You may think beer’s good for drinking. Well, cheers to that, but there are other really good uses you can put beer to, so you’d better get another round in.
You see, beer’s got alcohol in it. No kidding, right? The point is, alcohol has amazing cleaning properties, which is why rubbing alcohol features in cleaning cupboards all over the world.
The fact that this is in a drinkable form means that the alcohol is weaker, but it still packs a punch.
So, is beer good for cleaning, and what can you use it on? Yes, it can be good for cleaning, and you can use it on a wide variety of things, as we’ll see.
Uses for Beer in Cleaning
1. Treating carpet stains
If you’ve gone and got coffee or tea on the carpet, you’d normally reach for the carpet cleaner and let it do its restorative thing.
But – oh no! – we’ve run out of carpet cleaner and that stain’s spreading. Make a lunge fridge-wards and get yourself a can of beer. No, not to drown your sorrows with. You’re going to administer that brew onto the carpet as it’s a handy carpet stain hack.
Start with a bit of carpet that’s nice and out of sight, just to make sure it doesn’t end up looking worse than the original stain did (tip – use lighter beer. Stout and porter are dark enough to make a light carpet go positively off-colour).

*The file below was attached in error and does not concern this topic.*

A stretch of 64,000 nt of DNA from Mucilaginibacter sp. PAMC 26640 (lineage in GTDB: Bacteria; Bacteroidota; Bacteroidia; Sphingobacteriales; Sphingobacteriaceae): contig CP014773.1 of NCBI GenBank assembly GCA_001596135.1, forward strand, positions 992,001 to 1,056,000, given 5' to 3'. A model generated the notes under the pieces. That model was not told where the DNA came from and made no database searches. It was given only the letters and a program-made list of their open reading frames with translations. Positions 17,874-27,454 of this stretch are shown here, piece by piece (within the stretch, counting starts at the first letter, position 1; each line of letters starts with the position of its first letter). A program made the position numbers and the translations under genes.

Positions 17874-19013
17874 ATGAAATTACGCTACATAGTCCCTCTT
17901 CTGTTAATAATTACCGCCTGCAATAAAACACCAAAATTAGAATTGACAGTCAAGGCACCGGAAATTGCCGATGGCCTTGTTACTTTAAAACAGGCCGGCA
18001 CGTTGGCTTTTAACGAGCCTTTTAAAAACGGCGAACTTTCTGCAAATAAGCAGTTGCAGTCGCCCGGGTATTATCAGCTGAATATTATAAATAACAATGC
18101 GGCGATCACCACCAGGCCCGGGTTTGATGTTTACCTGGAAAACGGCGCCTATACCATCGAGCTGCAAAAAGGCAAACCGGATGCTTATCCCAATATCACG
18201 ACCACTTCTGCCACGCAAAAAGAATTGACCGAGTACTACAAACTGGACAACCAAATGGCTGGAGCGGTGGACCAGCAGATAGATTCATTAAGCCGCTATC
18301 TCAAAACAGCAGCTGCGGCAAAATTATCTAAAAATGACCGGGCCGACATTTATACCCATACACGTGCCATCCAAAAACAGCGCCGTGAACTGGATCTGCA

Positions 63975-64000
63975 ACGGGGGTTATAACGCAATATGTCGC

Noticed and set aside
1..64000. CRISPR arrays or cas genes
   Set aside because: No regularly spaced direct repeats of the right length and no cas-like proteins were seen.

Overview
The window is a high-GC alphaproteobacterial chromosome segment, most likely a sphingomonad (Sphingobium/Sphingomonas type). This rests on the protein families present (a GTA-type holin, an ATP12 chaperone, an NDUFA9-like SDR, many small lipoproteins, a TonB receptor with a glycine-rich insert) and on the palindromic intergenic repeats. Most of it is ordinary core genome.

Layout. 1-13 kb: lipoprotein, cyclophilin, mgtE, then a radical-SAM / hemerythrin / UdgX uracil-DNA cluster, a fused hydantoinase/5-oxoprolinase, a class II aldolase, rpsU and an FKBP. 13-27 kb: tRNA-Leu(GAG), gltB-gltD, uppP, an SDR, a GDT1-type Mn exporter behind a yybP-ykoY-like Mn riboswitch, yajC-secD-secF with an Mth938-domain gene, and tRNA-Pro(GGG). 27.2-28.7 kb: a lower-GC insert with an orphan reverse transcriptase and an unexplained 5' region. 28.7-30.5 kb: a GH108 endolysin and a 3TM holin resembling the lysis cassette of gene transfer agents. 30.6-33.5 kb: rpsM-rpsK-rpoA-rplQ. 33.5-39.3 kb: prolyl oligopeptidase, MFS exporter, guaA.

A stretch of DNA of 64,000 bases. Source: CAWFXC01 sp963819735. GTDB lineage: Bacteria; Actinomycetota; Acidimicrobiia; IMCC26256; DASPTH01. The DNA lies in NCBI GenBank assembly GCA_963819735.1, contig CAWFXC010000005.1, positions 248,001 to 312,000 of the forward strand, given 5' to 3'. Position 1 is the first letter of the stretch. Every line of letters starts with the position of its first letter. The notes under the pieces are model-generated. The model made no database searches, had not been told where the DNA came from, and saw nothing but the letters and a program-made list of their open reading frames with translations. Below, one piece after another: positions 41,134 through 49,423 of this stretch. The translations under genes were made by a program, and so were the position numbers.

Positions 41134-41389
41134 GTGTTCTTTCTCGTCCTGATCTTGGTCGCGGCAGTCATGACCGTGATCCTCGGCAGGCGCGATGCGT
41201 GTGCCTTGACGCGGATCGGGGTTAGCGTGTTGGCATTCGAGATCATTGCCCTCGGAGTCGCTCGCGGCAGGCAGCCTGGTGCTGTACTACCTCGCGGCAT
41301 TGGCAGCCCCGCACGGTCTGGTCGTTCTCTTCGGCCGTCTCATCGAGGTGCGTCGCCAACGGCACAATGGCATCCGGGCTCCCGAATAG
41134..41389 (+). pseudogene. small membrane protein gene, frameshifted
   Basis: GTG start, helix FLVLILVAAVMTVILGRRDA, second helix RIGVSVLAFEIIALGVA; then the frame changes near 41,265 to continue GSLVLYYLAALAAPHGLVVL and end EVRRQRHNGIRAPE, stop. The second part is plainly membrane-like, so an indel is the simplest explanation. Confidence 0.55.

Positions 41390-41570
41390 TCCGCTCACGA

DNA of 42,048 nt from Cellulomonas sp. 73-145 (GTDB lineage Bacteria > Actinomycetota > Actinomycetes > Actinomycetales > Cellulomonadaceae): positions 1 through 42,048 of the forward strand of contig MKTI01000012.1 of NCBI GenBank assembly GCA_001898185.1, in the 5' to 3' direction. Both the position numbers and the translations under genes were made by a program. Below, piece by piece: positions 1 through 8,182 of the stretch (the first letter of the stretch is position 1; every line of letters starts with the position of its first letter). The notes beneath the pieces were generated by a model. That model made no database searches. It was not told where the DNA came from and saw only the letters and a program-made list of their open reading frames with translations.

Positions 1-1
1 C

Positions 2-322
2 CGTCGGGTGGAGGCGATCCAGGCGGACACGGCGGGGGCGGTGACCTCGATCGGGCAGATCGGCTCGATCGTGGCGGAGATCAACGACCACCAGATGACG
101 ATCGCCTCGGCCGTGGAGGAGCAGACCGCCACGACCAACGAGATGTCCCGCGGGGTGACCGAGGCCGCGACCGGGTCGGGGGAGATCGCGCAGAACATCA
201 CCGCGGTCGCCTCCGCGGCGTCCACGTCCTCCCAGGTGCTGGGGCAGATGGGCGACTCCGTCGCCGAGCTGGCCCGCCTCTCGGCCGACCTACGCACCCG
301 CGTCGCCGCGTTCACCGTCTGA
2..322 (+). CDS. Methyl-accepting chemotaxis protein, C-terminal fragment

Then pour a small snifter onto the stain and blot it with a clean cloth. You’ll then need to use a little soap and water to lift any beer residue from the carpet afterwards. Or your lounge will end up with a distinctive aroma and you’ll end up with a distinctive reputation.
So no, it’s not the most straightforward stain-away op, but it’s a great stand-in when other carpet cleaners are AWOL.
Your only problem at the end of the job is knowing what to do with any leftover beer. No, not much of a problem, really.
2. Furniture polishing
Here’s a great use for leftover beer, as it needs to be flat for best effect. Pour a little on a soft clean dry cloth and rub it into the grain to give your wooden furniture a deeply nourishing treat.
As ever, test it on an inconspicuous part of the piece first, just in case this grain doesn’t agree with that grain. In general though, beer is an excellent polish alternative.
3. Shining copper
Copper’s one of those metals that looks amazing when clean and downright awful when tarnished.
There are lots of copper cleaning methods you can try but one of the best ways to help it stay on the shiny side of life by giving it a beer bath.
Soak it in the suds for 10 minutes or so, then rub it all over with a soft cloth.
You can also give particular areas of tarnish a boozy buffing by applying a little on a soft cloth and rubbing that blemish away.
4. Removing rust
A burst of fizz from a beer can help break up rust, so if you’re struggling with an oxidised screw, try pouring some beer straight from the can or bottle onto the offending area, leave the carbonation to do its thing, then give it another try.
The same effervescence we just mentioned will do a remarkable job of giving your spigot some sparkle. So, for tip-top taps, rub on a little beer, rinse off, and get a load of that shine.